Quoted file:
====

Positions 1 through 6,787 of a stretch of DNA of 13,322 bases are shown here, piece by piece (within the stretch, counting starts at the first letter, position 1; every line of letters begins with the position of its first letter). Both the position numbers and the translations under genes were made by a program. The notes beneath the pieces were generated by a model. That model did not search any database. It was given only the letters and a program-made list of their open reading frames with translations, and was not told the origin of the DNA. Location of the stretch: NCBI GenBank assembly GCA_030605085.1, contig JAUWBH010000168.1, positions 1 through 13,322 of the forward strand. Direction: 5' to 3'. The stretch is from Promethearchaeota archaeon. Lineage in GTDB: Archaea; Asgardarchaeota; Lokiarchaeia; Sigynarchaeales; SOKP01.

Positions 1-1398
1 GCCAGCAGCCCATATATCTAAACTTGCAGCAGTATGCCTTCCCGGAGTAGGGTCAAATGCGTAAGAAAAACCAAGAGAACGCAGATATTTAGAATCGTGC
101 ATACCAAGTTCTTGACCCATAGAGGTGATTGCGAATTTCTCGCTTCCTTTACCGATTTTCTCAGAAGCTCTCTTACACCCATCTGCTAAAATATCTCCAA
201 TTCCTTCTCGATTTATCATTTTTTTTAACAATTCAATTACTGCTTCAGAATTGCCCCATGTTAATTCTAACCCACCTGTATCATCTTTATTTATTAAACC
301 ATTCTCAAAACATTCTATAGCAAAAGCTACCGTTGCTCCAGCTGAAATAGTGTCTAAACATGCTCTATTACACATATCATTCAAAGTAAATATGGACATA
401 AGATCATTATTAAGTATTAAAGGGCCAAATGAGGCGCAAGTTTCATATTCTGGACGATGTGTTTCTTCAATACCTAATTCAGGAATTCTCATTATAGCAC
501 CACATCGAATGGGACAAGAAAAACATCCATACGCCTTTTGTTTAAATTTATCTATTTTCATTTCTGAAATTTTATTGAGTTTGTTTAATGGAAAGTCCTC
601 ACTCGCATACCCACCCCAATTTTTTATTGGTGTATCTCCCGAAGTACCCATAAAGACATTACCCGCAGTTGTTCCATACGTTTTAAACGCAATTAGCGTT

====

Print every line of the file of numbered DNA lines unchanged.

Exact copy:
Positions 1 through 6,787 of a stretch of DNA of 13,322 bases are shown here, piece by piece (within the stretch, counting starts at the first letter, position 1; every line of letters begins with the position of its first letter). Both the position numbers and the translations under genes were made by a program. The notes beneath the pieces were generated by a model. That model did not search any database. It was given only the letters and a program-made list of their open reading frames with translations, and was not told the origin of the DNA. Location of the stretch: NCBI GenBank assembly GCA_030605085.1, contig JAUWBH010000168.1, positions 1 through 13,322 of the forward strand. Direction: 5' to 3'. The stretch is from Promethearchaeota archaeon. Lineage in GTDB: Archaea; Asgardarchaeota; Lokiarchaeia; Sigynarchaeales; SOKP01.

Positions 1-1398
1 GCCAGCAGCCCATATATCTAAACTTGCAGCAGTATGCCTTCCCGGAGTAGGGTCAAATGCGTAAGAAAAACCAAGAGAACGCAGATATTTAGAATCGTGC
101 ATACCAAGTTCTTGACCCATAGAGGTGATTGCGAATTTCTCGCTTCCTTTACCGATTTTCTCAGAAGCTCTCTTACACCCATCTGCTAAAATATCTCCAA
201 TTCCTTCTCGATTTATCATTTTTTTTAACAATTCAATTACTGCTTCAGAATTGCCCCATGTTAATTCTAACCCACCTGTATCATCTTTATTTATTAAACC
301 ATTCTCAAAACATTCTATAGCAAAAGCTACCGTTGCTCCAGCTGAAATAGTGTCTAAACATGCTCTATTACACATATCATTCAAAGTAAATATGGACATA
401 AGATCATTATTAAGTATTAAAGGGCCAAATGAGGCGCAAGTTTCATATTCTGGACGATGTGTTTCTTCAATACCTAATTCAGGAATTCTCATTATAGCAC
501 CACATCGAATGGGACAAGAAAAACATCCATACGCCTTTTGTTTAAATTTATCTATTTTCATTTCTGAAATTTTATTGAGTTTGTTTAATGGAAAGTCCTC
601 ACTCGCATACCCACCCCAATTTTTTATTGGTGTATCTCCCGAAGTACCCATAAAGACATTACCCGCAGTTGTTCCATACGTTTTAAACGCAATTAGCGTT